My father tells me that the Air Conditioning in Sherman never worked, and it was like that when he bought it. He had the car in the Phillipeans and its heater core sprung a leak. Since the A/C didn't work anyway, my dad removed nearly all the Air Conditioning related items including the plenum, vent duct, unnecessary vacuum hoses, etc. So, over a few months I transferred all those parts over from a parts car I purchased. This section details how I got the interior pieces of the A/C system back in shape.

I started out the interior A/C restore by running new vacuum hoses to all the vacuum actuated parts. I found the old hose to be brittle and it would crack every time it was touched. The hose I purchased had a larger outside diameter but the same inside diameter as original. I wanted  to color code the hoses the same color as the factory did for ease of troubleshooting so I shot one side of the hose with paint. (I like to think of it as a really big stripe... I wasn't about to go through all the pain of masking a hose).

Here we see new hose hooked to the main control knob:

By the way, the main vacuum control switch is a little leaky. Buick did not design close tolerances. I have taken one of these apart, and it is basically three separate plates of metal with little tunnels cut in each wafer. As you move the plates, the tunnels connect allowing vacuum to pass. If you feel your switch is too leaky, you can separate the wafers and put new anti-seize between them which provides the closest to factory seal possible. Be sparse with the anti-seize, and use it just in the middle and outside. You don't want it pushing a tunnel closed once you combine the three plates. 


These are the new vacuum hoses shown under the dash. Down here is where all the action takes place regarding fan speed control, main vacuum vent, and STV setting (not shown). If you notice I have a spare main vacuum dump switch in place between the red and black hose for testing. The usual one is mounted on the bracket directly behind the one I am testing with.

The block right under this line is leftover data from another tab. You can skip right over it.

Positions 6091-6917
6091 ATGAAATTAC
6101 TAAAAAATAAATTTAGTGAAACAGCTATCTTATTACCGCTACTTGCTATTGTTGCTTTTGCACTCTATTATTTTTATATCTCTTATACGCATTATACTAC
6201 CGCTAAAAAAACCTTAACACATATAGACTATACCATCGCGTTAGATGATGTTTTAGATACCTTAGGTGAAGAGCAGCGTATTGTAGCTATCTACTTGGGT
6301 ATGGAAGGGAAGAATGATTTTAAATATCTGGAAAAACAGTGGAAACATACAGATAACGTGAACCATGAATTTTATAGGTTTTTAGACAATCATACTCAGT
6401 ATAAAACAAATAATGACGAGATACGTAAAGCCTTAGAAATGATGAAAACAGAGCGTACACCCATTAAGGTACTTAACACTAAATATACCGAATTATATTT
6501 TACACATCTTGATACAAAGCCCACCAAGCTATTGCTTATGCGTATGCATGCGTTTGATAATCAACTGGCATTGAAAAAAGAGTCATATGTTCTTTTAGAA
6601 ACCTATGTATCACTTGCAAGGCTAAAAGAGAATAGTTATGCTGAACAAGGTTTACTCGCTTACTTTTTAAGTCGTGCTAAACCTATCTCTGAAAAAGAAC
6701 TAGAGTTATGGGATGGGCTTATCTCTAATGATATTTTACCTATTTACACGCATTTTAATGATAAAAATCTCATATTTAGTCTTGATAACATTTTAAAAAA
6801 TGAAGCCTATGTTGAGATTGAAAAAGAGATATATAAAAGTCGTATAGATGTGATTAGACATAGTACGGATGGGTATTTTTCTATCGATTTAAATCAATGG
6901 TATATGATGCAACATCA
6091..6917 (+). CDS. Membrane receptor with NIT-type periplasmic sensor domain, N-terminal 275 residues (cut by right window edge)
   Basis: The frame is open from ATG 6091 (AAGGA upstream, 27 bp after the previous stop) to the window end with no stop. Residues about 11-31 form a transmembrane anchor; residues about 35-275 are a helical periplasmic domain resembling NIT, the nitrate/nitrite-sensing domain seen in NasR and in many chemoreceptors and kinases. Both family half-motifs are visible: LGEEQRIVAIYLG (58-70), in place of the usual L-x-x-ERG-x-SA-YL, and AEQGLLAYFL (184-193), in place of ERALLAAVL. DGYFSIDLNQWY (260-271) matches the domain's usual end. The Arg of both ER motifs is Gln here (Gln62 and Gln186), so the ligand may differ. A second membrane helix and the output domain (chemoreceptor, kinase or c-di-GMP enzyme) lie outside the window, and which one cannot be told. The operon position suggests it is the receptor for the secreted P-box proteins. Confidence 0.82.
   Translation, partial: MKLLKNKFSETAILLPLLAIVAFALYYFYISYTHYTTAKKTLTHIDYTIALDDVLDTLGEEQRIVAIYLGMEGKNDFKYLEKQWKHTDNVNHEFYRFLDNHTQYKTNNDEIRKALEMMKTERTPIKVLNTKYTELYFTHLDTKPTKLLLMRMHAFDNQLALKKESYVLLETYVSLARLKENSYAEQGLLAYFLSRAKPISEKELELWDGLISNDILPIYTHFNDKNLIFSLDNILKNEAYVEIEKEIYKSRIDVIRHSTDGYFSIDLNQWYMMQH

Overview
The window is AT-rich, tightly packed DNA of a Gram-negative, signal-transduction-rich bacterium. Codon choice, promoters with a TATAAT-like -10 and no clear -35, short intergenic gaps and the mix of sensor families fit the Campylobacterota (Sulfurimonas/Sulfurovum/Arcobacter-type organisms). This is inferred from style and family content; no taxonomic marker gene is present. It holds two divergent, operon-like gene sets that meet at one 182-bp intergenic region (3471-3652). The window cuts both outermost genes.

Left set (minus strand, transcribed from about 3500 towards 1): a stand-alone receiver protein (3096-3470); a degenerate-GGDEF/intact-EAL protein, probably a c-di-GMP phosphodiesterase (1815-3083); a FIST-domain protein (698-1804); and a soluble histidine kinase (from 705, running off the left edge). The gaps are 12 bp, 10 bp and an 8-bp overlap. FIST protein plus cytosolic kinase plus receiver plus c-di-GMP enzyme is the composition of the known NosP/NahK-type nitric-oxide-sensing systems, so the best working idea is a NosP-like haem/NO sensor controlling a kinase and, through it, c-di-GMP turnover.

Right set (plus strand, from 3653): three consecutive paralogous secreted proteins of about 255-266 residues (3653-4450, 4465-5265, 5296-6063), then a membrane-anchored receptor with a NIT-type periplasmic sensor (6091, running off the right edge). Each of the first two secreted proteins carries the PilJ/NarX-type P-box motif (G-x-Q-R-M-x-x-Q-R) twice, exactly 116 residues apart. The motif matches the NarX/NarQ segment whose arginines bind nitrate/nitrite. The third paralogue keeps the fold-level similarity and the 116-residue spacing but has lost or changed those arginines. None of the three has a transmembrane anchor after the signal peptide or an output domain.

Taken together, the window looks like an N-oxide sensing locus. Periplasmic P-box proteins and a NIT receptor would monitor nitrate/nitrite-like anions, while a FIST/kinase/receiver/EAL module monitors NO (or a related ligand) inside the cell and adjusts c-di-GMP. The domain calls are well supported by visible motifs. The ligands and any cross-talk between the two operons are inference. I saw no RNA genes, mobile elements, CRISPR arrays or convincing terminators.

I did have to have a little fun under the hood to get good vacuum to the climate control switches. On automatic transmission equipped cars, there is a nipple on the carb for transmission vacuum, and a nipple on the back of the manifold for climate control switch vacuum. The only problem is on my car I am running a manual transmission carb because it is one I bought and it works. Eventually I will get the original carb rebuilt, but that is big money to be spent down the road. That left me with only one vacuum port for two devices. Hmm... what to do? Install a splitter. I picked one up at the auto parts store and ran vacuum to both the transmission and vacuum ball. I checked with my vacuum gauge, and there was no discernable difference going to two destinations instead of one with the vacuum.

Vacuum tee shown right, vacuum ball shown left:


This was the next source of fun. I had to get this A/C distribution plenum....

Behind this dash:


After all the fun:

Putting the plenum in is a pretty interesting exercise. That is one of those things were you have to lay on your back and look upside down to do the install while stuff falls into your safety-glass covered eyes. Once you have the plenum in place, this large rubber gasket (looks just like a King-Kong sized black rubber band) is slipped over the connectors to both plenums to seal them.

The last step was to install the hoses to each duct. I had quite the time measuring the duct hose diameter. Even following directions on the ordering websites still resulted in not getting the right size hose. On the second try, I got it right, and it is a tight fit. The correct hose for my application was 2 3/4 inch I.D. I ordered it from It was $27 for six feet of it in 2006.

The passenger size and engine size of the A/C system is done. Now I just need to get the car down to an A/C shop to find my smaller leaks and charge the system with the R-12 I have on hand. At least now, I have blowing air instead of none!